Saturday, December 31, 2016

A walk through 2016

2016 had it's share of challenges and trials for me. I won't rehash them all, we all face them. Nor will I attempt to predict what 2018 will bring, your guess is as good as mine.

I will say that overall, I am glad for 2016.
I think I grew, personally and professionally.
I think I became a better listener, to others and to that voice inside me.

I want to thank all of you who walked beside me on the journey of 2016.
A good friend tells me that while she may not always agree or approve of the decisions I make, she will always be there for me.
What more can one ask?
I know that I have many friends and family who feel the same, and I know that while I must walk my own journey, I never have to walk it alone.

2017 will surly bring it's own trials.
I hope you remember as you walk your journey, that their are others who will always be there for you.

I wish you a happy and healthy 2017.

Saturday, December 24, 2016

Holiday Wishes

I want to wish you all a Merry Christmas, a Happy Hanukkah, a Joyous Maulid al-Nabia, a Blessed Kwanzaa, a Joyous Festivus, or what ever you celebrate this time of the year.

Whether you celebrate as a secular or religious holiday, I hope this time of the year can be a time of peace in an unsettled world.

I will once again celebrate the birth of Jesus the Nazarene.
Growing up I learned that he came to be born so that he could save us from our sins.
I still believe this to be true, but I think he did it more by his life, than his death.
When I think about his teachings, and those of John the Baptist, his cousin; and how they lived their lives, I see the real beauty in what he did.
He spent most of his life as a carpenter, a laborer.
He came to know the life and struggles of the ordinary people.
At age 30, he began his mission of preaching the message of love.  He went to the people, roaming from village to village, recruiting fishermen and even a tax collector to help him.  He did not preach from a position of authority, he had no pulpit, he held no office. Within 3 years the ruling party became concerned enough that they crucified him.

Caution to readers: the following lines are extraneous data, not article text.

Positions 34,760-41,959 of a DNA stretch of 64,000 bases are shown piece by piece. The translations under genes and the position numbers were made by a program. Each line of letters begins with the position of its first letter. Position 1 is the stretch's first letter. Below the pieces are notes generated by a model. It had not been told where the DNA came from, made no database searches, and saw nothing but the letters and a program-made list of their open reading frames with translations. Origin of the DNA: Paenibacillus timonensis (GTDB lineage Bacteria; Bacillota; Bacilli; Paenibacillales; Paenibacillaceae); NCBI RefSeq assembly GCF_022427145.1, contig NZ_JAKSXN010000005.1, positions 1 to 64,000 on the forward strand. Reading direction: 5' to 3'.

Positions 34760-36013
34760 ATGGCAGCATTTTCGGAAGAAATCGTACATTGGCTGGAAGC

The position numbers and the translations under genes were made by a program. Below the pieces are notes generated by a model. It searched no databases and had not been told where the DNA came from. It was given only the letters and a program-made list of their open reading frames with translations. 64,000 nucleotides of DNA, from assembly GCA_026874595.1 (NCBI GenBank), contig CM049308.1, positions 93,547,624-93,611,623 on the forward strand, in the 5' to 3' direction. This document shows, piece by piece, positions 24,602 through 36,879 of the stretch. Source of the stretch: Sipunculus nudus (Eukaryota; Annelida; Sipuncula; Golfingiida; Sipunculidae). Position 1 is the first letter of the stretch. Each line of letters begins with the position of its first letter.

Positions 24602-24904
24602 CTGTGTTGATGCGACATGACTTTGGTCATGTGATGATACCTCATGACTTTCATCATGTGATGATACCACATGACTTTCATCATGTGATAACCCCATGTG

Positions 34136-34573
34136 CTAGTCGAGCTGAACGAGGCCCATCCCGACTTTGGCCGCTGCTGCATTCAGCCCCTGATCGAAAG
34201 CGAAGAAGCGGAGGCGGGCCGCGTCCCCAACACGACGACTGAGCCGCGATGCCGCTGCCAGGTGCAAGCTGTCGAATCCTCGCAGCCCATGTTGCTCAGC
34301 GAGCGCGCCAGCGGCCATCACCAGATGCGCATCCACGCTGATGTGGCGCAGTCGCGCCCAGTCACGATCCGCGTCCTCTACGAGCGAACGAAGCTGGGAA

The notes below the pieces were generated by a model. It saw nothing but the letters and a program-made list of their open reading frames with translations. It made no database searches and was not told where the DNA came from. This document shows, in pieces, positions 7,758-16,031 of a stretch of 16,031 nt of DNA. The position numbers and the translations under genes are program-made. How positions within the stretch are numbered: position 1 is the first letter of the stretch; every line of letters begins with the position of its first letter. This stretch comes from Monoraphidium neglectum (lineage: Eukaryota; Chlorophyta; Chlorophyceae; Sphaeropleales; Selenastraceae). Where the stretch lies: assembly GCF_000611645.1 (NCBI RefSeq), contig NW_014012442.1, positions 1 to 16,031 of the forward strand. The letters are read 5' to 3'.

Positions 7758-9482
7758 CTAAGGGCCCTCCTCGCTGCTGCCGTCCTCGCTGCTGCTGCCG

But still, his message of love of God and of our neighbor did not die with him. It spread to all corners of the world.

Without a doubt, his name and his message have been used to justify great horrors, but that does not change the fundamental truths which he taught:
That we are all neighbors.
That God (however we understand our higher power) is love.
That it is not our place to judge others.
That we have an obligation to forgive.
That we have a responsibility to share our fortunes with others.
That it is morally wrong to oppress others.

These teachings are not unique to Jesus.
Other spiritual leaders have independently preach the same, which makes it universal.
Many of my friends who do not believe in God, believe in these teachings.

So my friends, my wish for you this season is that you find moments of peace in this troubled world, that you find rest in the fact that your Higher Power is Love, that you remain strong in your convictions to these universal teachings.

Have a Blessed Holiday.

Saturday, December 17, 2016

A Voice in Vancouver

I was sitting in a meeting of state workers this week and one of our newly organized AAGs (Assistant Attorney Generals) said that it was a good feeling now that "they had a voice."

I got emotional when she said it.
You see, that's why we organized at my hospital.
We negotiate for wages, benefits and working conditions but we organize for a voice.
Hearing her saying this reminded me of how universal it is.

This week, over 900 service and maintenance workers at Peach Health SW Hospital in Vancouver, Washington voted to have a voice.
They voted to join AFT as part of the Oregon Federation of Nurses and Healthcare Professionals, as over 300 Technicians and Technologists did in a separate vote earlier this year. These two groups join the RNs, who are members of the Washington State Nurses Association, an AFT affiliate.

I am so happy for our newest sisters and brothers.